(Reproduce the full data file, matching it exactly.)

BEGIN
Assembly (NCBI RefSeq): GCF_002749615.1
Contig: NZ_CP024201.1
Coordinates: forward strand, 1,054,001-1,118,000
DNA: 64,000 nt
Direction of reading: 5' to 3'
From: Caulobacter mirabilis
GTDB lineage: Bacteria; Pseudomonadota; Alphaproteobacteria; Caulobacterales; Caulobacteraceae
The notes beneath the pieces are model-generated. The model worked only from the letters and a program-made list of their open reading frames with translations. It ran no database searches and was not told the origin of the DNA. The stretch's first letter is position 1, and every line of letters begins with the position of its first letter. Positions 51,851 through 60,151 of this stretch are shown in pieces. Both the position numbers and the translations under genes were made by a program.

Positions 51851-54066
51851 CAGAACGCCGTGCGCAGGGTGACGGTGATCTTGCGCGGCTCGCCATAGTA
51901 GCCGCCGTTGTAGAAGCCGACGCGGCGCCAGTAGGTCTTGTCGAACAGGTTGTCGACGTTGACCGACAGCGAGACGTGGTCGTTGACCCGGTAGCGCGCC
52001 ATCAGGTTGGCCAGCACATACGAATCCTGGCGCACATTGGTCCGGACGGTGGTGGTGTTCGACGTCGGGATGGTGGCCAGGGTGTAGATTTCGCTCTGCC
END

Assembly (NCBI RefSeq): GCF_002749615.1
Contig: NZ_CP024201.1
Coordinates: forward strand, 1,054,001-1,118,000
DNA: 64,000 nt
Direction of reading: 5' to 3'
From: Caulobacter mirabilis
GTDB lineage: Bacteria; Pseudomonadota; Alphaproteobacteria; Caulobacterales; Caulobacteraceae
The notes beneath the pieces are model-generated. The model worked only from the letters and a program-made list of their open reading frames with translations. It ran no database searches and was not told the origin of the DNA. The stretch's first letter is position 1, and every line of letters begins with the position of its first letter. Positions 51,851 through 60,151 of this stretch are shown in pieces. Both the position numbers and the translations under genes were made by a program.

Positions 51851-54066
51851 CAGAACGCCGTGCGCAGGGTGACGGTGATCTTGCGCGGCTCGCCATAGTA
51901 GCCGCCGTTGTAGAAGCCGACGCGGCGCCAGTAGGTCTTGTCGAACAGGTTGTCGACGTTGACCGACAGCGAGACGTGGTCGTTGACCCGGTAGCGCGCC
52001 ATCAGGTTGGCCAGCACATACGAATCCTGGCGCACATTGGTCCGGACGGTGGTGGTGTTCGACGTCGGGATGGTGGCCAGGGTGTAGATTTCGCTCTGCC